The process of felt making is a true passion of mine! After spending a number of years exploring different mediums including weaving and watercolours, I was introduced to wool and felting and fell in love with this ancient craft. Since then, I have explored and experimented with different techniques and from that emerged my current interest in creating clothing using wool and silk. I have exhibited my work in Canada and abroad. 


The tactile and restriction-free nature of wool allows me to create truly unique felt pieces of contemporary, wearable art in the form of nuno-felted wraps, scarves, vests, jackets, tunics, ponchos, bags and hats.  All of my pieces are rich in colour – some are made with vibrant, hand-dyed silk pieces and others from the colours of nature that have been dyed directly onto the felted fabric that I have created.   


I use only the very finest silks and wools in making my garments, and enjoy making unique pieces to order.  Come and visit me in my studio on the Gatineau River, or look for my work this year at the following locations:




Felt is one of the oldest ways of making fabric, it is thought to have been around for about 8000 years.  It was probably discovered when wool was placed inside foot coverings to insulate them.  Sweaty feet and vigorous agitation from walking soon matted the wool into a strong, warm fibre that could be cut and sewn into various other garments.  It was even used as armour because of its strength and density.


I produce felt with the use of hot water, soap and agitation, which changes loose fluffy wool into a strong non-woven, versatile fabric. It is the versatility that draws me to this medium.  The process and the possibilities of felt are endlessly intriguing.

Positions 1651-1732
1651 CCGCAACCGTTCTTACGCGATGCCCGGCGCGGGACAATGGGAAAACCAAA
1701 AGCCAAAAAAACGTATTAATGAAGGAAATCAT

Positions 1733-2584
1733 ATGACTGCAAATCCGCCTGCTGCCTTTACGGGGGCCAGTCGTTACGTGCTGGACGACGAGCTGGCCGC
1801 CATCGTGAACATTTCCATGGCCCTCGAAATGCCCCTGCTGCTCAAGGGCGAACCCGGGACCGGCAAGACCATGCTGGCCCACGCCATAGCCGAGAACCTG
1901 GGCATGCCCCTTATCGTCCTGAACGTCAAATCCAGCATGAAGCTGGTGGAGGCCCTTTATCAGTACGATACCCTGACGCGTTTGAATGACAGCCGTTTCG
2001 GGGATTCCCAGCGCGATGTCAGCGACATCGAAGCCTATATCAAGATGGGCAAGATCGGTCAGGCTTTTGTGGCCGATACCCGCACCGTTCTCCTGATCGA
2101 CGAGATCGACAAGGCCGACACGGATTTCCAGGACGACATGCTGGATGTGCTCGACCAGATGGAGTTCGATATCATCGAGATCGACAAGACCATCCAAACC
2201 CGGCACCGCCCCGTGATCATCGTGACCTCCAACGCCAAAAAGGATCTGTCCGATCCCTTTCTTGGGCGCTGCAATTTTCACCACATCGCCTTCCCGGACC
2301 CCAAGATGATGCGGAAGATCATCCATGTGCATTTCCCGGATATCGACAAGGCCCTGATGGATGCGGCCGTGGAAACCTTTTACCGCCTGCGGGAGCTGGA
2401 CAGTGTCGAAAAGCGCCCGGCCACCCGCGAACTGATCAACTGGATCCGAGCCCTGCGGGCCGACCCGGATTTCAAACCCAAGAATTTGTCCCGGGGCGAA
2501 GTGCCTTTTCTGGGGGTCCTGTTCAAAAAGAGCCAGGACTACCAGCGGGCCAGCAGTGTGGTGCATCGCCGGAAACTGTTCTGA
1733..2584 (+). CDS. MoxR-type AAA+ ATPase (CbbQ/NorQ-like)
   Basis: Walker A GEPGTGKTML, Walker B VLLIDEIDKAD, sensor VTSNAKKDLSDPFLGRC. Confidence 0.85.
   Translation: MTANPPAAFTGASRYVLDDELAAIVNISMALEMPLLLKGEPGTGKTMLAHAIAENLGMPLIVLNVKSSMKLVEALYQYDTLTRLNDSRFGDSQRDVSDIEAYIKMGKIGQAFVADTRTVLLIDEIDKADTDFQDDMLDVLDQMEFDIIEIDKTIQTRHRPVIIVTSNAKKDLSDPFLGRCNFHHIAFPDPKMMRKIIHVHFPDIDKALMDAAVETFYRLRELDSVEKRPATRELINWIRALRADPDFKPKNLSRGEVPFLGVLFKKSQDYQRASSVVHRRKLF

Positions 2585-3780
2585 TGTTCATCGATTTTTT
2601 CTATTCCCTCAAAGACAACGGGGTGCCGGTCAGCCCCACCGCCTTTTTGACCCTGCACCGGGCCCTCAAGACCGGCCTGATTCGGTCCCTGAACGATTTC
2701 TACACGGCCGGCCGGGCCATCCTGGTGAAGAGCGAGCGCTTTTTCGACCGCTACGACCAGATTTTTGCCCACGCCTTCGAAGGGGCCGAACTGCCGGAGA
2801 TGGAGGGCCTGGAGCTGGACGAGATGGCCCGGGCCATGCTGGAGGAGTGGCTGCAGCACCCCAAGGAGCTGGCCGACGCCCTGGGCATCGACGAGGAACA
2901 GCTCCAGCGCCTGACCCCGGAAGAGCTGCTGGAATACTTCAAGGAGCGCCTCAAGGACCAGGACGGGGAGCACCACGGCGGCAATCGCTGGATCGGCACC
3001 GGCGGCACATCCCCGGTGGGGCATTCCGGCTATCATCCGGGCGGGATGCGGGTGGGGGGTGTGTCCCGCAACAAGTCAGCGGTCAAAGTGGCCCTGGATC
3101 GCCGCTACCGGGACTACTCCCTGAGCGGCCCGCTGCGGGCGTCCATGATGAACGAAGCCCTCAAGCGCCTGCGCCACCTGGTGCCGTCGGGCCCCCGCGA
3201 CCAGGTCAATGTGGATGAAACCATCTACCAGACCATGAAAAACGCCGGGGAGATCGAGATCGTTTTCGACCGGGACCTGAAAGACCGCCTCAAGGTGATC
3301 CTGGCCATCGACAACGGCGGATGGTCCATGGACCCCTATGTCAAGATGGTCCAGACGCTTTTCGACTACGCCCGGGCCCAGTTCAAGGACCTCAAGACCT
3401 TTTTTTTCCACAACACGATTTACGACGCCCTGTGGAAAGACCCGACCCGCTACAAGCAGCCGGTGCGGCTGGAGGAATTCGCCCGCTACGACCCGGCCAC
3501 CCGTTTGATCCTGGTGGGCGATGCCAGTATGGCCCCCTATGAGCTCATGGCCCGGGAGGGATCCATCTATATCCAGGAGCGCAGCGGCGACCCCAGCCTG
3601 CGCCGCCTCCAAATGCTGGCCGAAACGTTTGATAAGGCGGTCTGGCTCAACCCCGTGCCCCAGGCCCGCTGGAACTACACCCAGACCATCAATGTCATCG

Nuno is the Japanese word for 'cloth'.  Nuno-felting is a technique that bonds loose fibre, usually wool, into a sheer fabric such as silk gauze, creating a lightweight felt.  The fibres completely cover the background fabric, or they may be used as a decorative design that allows the backing fabric to show.  Nuno felting often incorporates several layers of loose fibres combined to build up colour, texture and/or design elements in the finished fabric.  


Wool is only one kind of fibre that can be used in making this nonwoven cloth.  There are hundreds of different wools and fibres to choose from, each with its own unique properties and handling abilities.  Different fibres create different surface textures.  Other types of fibre that will felt other than the merino (sheep's) wool that I use are: camel, llama, alpaca, Mohair goat, Cashmere goat, yak, Angora, rabbit, dog, cat and human hair (think dreadlocks)!! 



The best way to clean felted garments is the way they were 'born', i.e. Washing them in cool or lukewarm water.  Use a wool detergent such as Eucalan, and wash only for a few moments, otherwise the overall affect of hte heat, wather and rubbing will restart the felting process and you will end up with a smaller garment.   


After washing remove as much water out (by pressing or spinning) of the material as possible, just like you would with any other textile.  The tensile strength of felt is very hight, so you can be sure that you won't tear the fibres and this procedure will not activate the felting process either.  


N.B. Delicate and light scarves or shawls (and all eco-printed scarves/shawls) should only be shaken and put out to dry.  If you are not satisfied with the result, lay it down and smooth it out with your palms, forming it to its original shaped. 


After that, if it is necessary, iron the piece on the back side with a steam iron.  Ironing does not harm pure silk either.  It makes it beautiful again!!